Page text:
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June 26, 2019

A Word With… Playwright Stephen Massicotte

On the return of the Jedi Handbook, his shiny new work and which of his idols he thinks would make good breakfast buddies.

 

Like many of his artistically inclined brethren, playwright Stephen Massicotte‘s career has led him to the evergreener pastures of New York City. That said, Massicotte, who is best known for the award-winning work Mary’s Wedding, still thinks of Calgary as “home” on account of the formative years between 1992 and 2008 he spent in the city, a period that began with his enrollment in the U of C’s drama program. In that sense, Ground Zero Theatre could be considered Massicotte’s home company – a relationship that extends back to University days, and continues to bring his works to the stage with the upcoming production of the Massicotte-penned coming-of-age comedy The Boy’s Own Jedi Handbook (co-presented by Hit & Myth Productions) which runs Feb. 11 to 21 at Vertigo Theatre.

We caught up with Massicotte for a word about old times, new work and why he’d prefer to do breakfast than dinner with his literary and film idols.

What are your feelings on having Jedi Handbook back on stage?

It makes me both excited and nostalgic. GZT and I have history that goes back to our University days; we all came up together. Up until my play Mary’s Wedding premiered at Alberta Theatre Projects, pretty much all of my previous plays – Looking After EdenThe Boy’s Own Jedi Handbooks, Pervert – were produced by GZT, so this reminds me of those good old days. But also, we’ve all grown up a lot, so I’m excited for this continued collaboration, and I trust them to do a great job with this show.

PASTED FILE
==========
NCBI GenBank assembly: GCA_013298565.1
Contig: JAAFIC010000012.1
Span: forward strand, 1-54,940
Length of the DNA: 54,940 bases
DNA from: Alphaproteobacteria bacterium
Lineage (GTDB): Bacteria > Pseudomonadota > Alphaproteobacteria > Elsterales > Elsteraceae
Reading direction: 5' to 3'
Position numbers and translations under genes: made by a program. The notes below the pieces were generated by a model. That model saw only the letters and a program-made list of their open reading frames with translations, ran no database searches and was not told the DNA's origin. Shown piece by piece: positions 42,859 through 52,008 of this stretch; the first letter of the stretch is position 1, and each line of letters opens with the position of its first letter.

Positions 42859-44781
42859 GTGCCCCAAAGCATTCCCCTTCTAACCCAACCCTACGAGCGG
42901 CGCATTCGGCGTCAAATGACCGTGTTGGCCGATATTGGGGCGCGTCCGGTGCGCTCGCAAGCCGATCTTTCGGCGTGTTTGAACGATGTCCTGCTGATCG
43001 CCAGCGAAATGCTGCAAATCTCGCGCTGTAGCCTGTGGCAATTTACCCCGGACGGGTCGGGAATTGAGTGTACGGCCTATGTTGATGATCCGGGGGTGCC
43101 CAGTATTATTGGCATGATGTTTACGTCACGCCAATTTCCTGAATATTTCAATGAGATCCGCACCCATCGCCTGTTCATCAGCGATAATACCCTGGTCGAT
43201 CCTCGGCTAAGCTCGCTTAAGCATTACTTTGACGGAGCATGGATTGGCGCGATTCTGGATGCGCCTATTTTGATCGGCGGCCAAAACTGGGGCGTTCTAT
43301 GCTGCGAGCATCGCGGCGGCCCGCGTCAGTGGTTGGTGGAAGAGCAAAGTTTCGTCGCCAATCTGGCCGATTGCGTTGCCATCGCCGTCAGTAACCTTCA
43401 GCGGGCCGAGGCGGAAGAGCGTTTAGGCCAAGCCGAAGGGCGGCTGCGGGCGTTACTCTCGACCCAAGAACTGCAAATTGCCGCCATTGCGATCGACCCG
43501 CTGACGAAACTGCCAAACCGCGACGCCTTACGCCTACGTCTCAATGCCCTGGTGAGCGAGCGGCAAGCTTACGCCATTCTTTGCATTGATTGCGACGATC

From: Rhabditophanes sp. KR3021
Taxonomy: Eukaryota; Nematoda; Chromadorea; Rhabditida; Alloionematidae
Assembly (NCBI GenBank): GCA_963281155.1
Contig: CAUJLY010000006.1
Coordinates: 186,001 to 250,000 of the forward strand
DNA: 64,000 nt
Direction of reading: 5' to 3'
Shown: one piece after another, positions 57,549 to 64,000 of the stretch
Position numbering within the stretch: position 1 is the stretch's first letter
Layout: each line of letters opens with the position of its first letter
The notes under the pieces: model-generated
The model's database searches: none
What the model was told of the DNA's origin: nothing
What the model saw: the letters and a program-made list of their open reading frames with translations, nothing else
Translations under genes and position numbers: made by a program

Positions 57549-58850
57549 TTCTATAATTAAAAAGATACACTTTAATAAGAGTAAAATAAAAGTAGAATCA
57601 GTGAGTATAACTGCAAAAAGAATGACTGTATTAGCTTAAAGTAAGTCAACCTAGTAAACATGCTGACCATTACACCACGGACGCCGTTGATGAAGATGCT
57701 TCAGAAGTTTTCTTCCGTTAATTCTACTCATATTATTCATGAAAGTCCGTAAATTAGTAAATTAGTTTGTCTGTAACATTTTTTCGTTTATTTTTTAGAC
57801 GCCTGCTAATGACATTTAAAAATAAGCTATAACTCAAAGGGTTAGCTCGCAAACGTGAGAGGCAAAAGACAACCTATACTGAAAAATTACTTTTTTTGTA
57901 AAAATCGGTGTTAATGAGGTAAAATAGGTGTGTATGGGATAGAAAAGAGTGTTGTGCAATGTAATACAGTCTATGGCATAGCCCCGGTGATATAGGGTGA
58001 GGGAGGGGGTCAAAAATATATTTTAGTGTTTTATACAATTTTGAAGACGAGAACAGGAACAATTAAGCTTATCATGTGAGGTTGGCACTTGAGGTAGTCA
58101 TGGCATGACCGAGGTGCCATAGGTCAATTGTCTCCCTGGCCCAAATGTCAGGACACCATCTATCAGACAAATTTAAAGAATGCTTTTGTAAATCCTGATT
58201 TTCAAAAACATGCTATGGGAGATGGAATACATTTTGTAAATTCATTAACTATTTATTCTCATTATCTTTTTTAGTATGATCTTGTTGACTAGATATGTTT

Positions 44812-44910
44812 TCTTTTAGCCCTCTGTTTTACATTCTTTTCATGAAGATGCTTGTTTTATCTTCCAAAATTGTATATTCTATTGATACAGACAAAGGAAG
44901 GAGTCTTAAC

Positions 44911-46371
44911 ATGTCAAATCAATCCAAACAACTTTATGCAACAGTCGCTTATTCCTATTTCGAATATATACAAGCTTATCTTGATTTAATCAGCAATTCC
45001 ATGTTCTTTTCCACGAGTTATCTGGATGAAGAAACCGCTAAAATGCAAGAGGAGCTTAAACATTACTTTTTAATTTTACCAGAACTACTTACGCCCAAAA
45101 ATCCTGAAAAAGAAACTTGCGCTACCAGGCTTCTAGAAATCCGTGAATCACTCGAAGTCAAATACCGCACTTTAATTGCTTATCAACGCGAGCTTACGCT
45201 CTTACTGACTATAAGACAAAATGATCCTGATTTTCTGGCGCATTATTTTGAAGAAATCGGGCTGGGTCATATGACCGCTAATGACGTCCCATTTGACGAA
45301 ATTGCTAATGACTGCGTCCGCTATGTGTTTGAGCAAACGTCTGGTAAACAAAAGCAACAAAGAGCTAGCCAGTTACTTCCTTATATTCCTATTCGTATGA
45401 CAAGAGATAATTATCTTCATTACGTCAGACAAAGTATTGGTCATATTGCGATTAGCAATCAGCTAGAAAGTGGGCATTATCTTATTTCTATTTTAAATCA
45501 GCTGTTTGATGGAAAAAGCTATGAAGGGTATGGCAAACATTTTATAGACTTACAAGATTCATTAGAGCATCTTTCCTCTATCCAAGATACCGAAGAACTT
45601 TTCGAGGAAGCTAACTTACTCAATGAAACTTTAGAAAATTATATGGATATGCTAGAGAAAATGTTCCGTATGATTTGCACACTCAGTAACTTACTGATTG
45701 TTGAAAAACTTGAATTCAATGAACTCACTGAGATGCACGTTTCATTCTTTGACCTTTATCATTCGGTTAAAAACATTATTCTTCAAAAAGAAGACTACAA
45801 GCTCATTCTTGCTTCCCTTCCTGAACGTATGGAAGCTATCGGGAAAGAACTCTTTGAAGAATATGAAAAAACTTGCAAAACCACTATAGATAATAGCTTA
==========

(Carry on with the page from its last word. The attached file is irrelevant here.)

Has the play evolved from when you first put it out there?

Yeah, it definitely has. It was initially just the one, the original Boy’s Own Jedi Handbook, and then the two next parts, or sequels, got written over the next few years. Nowadays, they’re all just called The Boy’s Own Jedi Handbook. Lots of jokes or bits in the later part of the play weren’t inspired by my childhood memories the way the earlier part was. They came from performing the show. In a number of the earliest productions, I played the supporting role of James, and even more recently in some readings. So when I wrote the later parts, I let our performances grow into the writing. Also, every time the play gets produced again there’s more Star Wars to riff on with each new movie that comes out, so I’m always punching up the jokes and adding new bits here and there.

What new stuff are you currently working on?

I’ve recently finished writing a YA adventure novel called SILVER. I’m hoping that gets picked up soon so I can share it with everyone, I’m pretty stoked about it. And I have several new play ideas on the burner. I’m not quite sure what I’ll be writing next, honestly. It might be a play, or a screenplay, or a SILVER sequel, who knows?

If you could host a dinner party with any five people, living or dead, whom would you invite and why?

That’s a tough one, because it’s not like just catching a coffee or having breakfast, one-on-one style. You’ve got to think about the group dynamics and who would play off of whom. I guess I’d invite Ernest Hemingway, Christopher Hitchens, Albert Camus, Richard Burton and Dorothy Parker, maybe. That would be a really nice heady one, really thrilling. There’d be a lot of philosophy, literature and wit thrown about, and after all the drinking there might be a recitation contest.

I’m gonna go ahead and cheat and throw out another option: Marlon Brando, Edgar Allan Poe, Van Gogh, Orson Welles and Katherine Hepburn. Is that too many actors for one evening? And I’d have to sneak my girlfriend in there, so that she’d make sure I didn’t nervously talk too much. A big social occasion like a dinner party would probably be too much for me. I’d opt to be breakfast buds anytime with any or all of those folks. Also, just to be extra greedy, I’d like to be movie-going chums with Tom Hardy, Francis Coppola and Cate Blanchett.

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